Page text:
WHILE the cash-strapped Dikgatlong Municipality is struggling to pay off its growing mountain of debts that have risen to about R83 million compared to the outstanding amount of R61.5 million as of May last year, a delegation of councillors and employees were sent to Durban to attend the inter-municipal games, at council’s expense.
It is believed that 11 out of a total of 13 councillors travelled with their own transport from Barkly West to Durban over the weekend, while transport was arranged for about 80 employees after a council decision was taken last week to participate in the games.
There are eight ANC, two EFF, two DA and one independent councillor at Dikgatlong Municipality that serve towns: Barkly-West, Windsorton, Delportshoop and a portion of the former Diamantveld District Council.
Despite cost-containment measures that were supposed to be implemented to curb frivolous expenditure at municipalities, an amount of around R700 000 was apparently taken from the municipal coffers to fund the expenses for the week -including transport, subsistence, food and accommodation.
It has not been indicated where the funds were allocated from.
The Dikgatlong councillors and employees will be joining their counterparts from Sol Plaatje Municipality, who were allowed to cash in their leave pay in order to contribute towards their expenses to travel and stay in Durban for the week.
This is while Dikgatlong’s municipal debt is believed to have risen to about R83 million compared to the outstanding amount of R61.5 million as of May last year.
The Frances Baard District Municipality allocated R1 million to bail out Dikgatlong Municipality last year, to keep the lights on.
The decision to send a cohort of officials and employees to the municipal games has angered the local community, who are struggling with poor service delivery issues.
The Hak ‘* Steek community was supposed to be relocated to 1 200 erfs along the Windsorton road, due to overflowing sewage that is flowing in the direction of the river, but were informed that there are insufficient funds to complete the process.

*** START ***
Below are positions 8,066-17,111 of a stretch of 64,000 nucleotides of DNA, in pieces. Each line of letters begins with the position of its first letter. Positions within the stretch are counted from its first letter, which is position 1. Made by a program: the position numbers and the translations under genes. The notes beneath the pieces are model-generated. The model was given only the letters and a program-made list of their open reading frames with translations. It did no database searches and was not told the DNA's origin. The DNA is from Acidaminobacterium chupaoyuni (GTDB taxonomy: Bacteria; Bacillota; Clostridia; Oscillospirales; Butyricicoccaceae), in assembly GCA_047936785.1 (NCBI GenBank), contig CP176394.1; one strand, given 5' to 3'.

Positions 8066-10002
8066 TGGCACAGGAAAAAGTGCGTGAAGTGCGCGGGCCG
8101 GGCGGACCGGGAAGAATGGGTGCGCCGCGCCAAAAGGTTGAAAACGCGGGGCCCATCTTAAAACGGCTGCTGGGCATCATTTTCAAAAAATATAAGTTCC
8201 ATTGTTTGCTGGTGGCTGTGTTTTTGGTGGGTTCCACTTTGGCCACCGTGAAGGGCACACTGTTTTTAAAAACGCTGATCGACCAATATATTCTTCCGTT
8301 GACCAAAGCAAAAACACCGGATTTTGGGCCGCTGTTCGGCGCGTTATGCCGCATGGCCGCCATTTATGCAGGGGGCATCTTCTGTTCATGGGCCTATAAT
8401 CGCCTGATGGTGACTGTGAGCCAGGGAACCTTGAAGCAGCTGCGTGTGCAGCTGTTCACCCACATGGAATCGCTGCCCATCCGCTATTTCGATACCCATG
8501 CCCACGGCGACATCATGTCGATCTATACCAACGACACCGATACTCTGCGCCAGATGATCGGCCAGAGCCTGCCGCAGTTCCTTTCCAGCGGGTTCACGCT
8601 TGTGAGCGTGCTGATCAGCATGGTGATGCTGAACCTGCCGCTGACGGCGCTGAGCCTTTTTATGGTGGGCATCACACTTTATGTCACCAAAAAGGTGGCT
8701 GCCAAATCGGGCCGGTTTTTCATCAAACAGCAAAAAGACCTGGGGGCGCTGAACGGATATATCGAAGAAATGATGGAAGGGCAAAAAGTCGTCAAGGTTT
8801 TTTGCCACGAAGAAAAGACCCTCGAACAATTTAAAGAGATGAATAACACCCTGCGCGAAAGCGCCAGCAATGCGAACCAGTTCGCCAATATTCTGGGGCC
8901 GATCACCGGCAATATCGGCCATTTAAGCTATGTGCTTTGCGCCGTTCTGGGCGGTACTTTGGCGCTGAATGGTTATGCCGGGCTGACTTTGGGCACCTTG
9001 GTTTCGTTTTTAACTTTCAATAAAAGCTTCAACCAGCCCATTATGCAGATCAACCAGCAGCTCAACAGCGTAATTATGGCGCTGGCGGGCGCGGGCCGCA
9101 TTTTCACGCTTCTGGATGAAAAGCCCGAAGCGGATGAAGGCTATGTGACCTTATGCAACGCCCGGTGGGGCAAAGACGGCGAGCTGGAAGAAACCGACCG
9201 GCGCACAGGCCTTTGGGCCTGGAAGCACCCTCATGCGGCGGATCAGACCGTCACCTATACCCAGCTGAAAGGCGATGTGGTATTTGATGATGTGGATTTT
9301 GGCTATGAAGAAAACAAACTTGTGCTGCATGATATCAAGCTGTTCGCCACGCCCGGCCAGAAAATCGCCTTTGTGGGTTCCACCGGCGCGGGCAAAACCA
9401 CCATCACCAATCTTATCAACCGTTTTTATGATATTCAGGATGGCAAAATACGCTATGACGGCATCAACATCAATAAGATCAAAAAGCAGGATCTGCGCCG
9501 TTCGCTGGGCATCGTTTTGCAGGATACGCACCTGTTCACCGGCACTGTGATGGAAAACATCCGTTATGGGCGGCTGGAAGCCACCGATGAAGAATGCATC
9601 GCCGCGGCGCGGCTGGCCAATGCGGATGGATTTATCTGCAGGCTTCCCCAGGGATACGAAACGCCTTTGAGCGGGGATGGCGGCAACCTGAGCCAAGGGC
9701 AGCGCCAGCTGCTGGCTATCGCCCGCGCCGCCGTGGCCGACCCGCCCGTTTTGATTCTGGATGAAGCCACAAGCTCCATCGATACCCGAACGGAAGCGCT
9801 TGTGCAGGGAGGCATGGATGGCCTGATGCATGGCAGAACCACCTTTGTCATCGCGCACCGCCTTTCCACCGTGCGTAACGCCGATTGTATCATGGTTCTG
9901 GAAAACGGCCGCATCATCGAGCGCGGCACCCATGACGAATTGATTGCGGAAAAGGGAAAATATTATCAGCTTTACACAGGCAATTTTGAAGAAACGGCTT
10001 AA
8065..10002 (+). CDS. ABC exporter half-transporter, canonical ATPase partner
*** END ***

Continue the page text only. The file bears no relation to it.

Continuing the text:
“How can council say that they do not have money, if they have money to send officials to a sports festival?”
The Barkly West Ratepayers Association, as well as the Delportshoop Ratepayers Association, pointed out that Dikgatlong Municipality was falling behind in honouring its payment agreements with Eskom.
“They are paying sporadically, where some months are paid and other months are skipped. We took the municipality to court for contempt of court, where up until today it has not implemented the Section 139 to dissolve council, place it under administration and implement the financial recovery plan.
“It is over a year ago when we first took the matter to court in July 2018, in an attempt to allow ratepayers to purchase electricity directly from Eskom and requested that the Section 139 be invoked at Dikgatlong Municipality. To date nothing has happened and service delivery is as bad as ever,” ratepayers said.
Community members indicated that a contractor had finally been appointed to work on the sewerage line near Spitskop, the four-way intersection between Mataleng and De Beershoogte and at Barkly West Primary School.
The Dikgatlong municipal manager, Kagiso Modise, said that the mayor would have to respond to media enquiries, although she was not in town yesterday and was expected to attend a meeting with Northern Cape Premier Zamani Saul in Upington today, where he has summoned all mayors to attend.
It was indicated during a National Council of Provinces visit last week that Northern Cape municipalities owe Eskom R1.3 billion for electricity, compared to R192 million that was owed in 2015.
Prior to 2011 there was no municipal debt but currently four municipalities – Kai Garib, Gamagara, Siyancuma and Tsantsabane – owe Eskom R639 million for bulk electricity supply.